Apr.08 - As the biggest mining strike in South Africa's history enters its 11th week Hayley Platt looks at the impact it's having on local people and local businesses.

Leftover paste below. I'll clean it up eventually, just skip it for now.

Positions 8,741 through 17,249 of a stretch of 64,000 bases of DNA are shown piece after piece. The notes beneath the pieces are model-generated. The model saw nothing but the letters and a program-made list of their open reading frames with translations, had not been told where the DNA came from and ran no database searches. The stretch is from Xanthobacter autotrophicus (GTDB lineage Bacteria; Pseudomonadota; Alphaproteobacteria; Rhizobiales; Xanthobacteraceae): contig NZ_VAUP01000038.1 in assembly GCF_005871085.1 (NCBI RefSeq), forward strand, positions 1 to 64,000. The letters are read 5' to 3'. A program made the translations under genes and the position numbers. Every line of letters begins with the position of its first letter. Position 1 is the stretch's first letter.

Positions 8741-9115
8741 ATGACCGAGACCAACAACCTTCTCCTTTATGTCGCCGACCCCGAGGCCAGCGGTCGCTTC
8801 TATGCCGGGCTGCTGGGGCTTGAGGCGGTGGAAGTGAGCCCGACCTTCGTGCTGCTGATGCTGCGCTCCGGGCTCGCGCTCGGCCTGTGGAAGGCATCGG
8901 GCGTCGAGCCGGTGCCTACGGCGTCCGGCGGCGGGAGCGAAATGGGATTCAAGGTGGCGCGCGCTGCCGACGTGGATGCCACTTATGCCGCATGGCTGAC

It's been 11 weeks since South Africa's platinum miners walked out over pay. And it's hitting miners hard. The industry operates on a no-work-no-pay principle. (SOUNDBITE) (English/Sotho) STRIKING MINER, BILLIE APPIES, SAYING: "Financially, we are broke... to tell you the honest truth, because the only option is to only surrender your policy to survive and lose out, life is difficult here in Marikana." Mining firm Lonmin estimates the industry is spending more than 6 million dollars a day less than usual on goods and services, mostly in local economies like Marikana. It and other mining centres are now at risk of becoming ghost towns. And there's no sign yet of any breakthrough. Unions are seeking annual pay rises of 30% for the next three years, while the companies are offering 9%. Loane Sharp is a labour analyst. (SOUNDBITE) (English) ECONOMIC LABOUR ANALYST, LOANE SHARP, SAYING: "There is such a ridiculous gap between workers demands and what the platinum producers can afford, that they are never going to reach a settlement. I think drastic action is called for, the first is for the platinum producers, and I would unilaterally and independently implement their best affordable wage offer." Forty percent of global production has been hit by the strike. And the three mining firms involved say they can't afford to pay any more. Ben Magara is Lonmin's CEO. (SOUNDBITE) (English) LONMIN CEO, BEN MAGARA, SAYING: "We are working hard but it's difficult because the economic realities of our business is such that your demand is unaffordable." South Africa's economic growth is being damaged too. The central bank has revised its forecast down from 2.8% to 2.6%. Exports and the rand are also vulnerable. One industry website puts the total cost of the strike at $1.6 billion dollars.